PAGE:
Forgiveness is probably one of the most difficult, and misunderstood, aspects of discipleship. Of course, as Christians, we know that theoretically we should forgive others as we have been forgiven. Be honest though–have you never thought, “Well it’s a good thing God forgives them because I can’t!” Be honest.
When we have been hurt, betrayed, or otherwise deceived, feeling angry is a natural response. It’s amazing how long and how tenaciously we can hang on to that anger. We can even make it a lifelong occupation. Initial anger is natural. Anger that hangs around can become a toxic guest, spreading its tentacles into all parts of our lives.
The other thing that can get in the way of forgiveness is pride–we were hurt! They need to apologize and maybe even grovel! Forgiveness can feel like weakness, like giving in.
Let’s be clear: forgiving someone does not mean that what they did was okay. It wasn’t–if it was they would not need forgiveness. In fact, to forgive does not even require an apology. Yes, an apology makes the forgiveness path easier to follow. Acknowledging a wrong helps to find a way to mend things, if there is a way. But we can forgive even if an apology is never possible.
Forgiveness is about letting go. Forgiveness is about letting go of anger, hurt, betrayal, and the need for revenge. Forgiveness is about letting go of the burden and poison that all these feelings can bring to our hearts. Forgiveness frees our hearts and spirits, and even our bodies, from the millstone that can grind us into dust.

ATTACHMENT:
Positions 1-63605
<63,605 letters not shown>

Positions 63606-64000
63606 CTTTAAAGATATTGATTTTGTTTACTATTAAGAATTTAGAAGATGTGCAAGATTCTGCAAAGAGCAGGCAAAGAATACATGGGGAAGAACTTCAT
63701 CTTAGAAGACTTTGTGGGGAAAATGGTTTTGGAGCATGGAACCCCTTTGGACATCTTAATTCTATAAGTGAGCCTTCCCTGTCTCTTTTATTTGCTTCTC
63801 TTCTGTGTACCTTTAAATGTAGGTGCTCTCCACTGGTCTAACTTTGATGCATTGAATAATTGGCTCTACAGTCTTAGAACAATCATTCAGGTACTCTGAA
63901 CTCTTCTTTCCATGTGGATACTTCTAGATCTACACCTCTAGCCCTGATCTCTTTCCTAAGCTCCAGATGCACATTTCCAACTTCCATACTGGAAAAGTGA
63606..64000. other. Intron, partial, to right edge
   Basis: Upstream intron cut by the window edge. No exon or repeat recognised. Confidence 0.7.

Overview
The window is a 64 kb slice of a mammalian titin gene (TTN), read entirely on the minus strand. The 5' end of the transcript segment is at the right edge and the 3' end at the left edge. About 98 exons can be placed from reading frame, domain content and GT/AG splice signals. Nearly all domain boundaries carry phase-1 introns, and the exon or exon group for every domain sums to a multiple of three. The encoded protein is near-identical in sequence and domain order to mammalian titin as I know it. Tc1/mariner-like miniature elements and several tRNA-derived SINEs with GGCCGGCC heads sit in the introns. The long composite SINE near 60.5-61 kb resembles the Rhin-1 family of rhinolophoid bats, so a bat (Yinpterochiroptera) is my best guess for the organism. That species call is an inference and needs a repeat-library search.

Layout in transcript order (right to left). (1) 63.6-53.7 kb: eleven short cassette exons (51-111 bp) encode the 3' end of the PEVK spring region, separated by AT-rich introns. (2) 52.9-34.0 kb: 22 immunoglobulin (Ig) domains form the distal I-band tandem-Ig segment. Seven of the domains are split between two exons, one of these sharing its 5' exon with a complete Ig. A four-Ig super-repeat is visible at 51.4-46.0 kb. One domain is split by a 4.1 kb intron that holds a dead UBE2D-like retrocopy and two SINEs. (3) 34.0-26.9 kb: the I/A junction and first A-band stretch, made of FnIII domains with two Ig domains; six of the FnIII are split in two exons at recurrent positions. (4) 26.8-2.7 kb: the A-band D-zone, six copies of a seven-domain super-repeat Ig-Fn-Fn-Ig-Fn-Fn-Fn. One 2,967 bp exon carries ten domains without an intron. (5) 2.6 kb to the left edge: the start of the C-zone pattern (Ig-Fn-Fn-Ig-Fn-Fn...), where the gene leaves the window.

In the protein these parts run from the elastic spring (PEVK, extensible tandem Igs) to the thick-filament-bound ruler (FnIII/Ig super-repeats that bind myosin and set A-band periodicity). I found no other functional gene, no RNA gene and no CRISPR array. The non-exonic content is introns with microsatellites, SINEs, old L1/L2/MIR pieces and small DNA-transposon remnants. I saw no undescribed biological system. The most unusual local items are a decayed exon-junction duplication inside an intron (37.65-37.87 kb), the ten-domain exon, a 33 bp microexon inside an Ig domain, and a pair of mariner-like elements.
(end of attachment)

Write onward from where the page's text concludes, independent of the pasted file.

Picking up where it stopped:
Forgiveness is also about acknowledging that even that horrible person, or group of people, who hurt or betrayed you, are children of God. You may never restore the relationship (nor should you in some circumstances). You will not become best friends (again, nor should you in some cases). But you will acknowledge that, like you, they are wounded and broken and despite everything, they are loved by God.
Let me say it again: this does not mean what they did is okay. This does not mean that there should not be consequences for some actions. This does not mean you have to have a relationship with them. What it does mean is dealing with everyone with compassion and with dignity, holding on to the hope that we all have in the presence of God’s love. And that can be very difficult at times. That’s when we pray. That’s when we remember that Jesus lived and taught a love that had no boundaries–for any of us.
And then we pray some more. And we re-read those passages where Jesus talks about forgiveness. And read them again. Then pray again. And we seek out the wisdom of those who have found a way to forgive a serious hurt.
Some hurts are easier to forgive than others. Some seem beyond hope of forgiveness. It may take years to find a path to forgiveness. Forgiveness takes a lot of practise. In some cases, we may never manage it. If so, then we pray for the strength and faith to at least let go of the hurt and anger. And we pray for the strength to forgive ourselves and hand it all over the strong and loving arms of God, who will bear it up and carry it and embrace us in love.
Because in the end, that is what forgiveness is all about: letting go and handing it all over to God.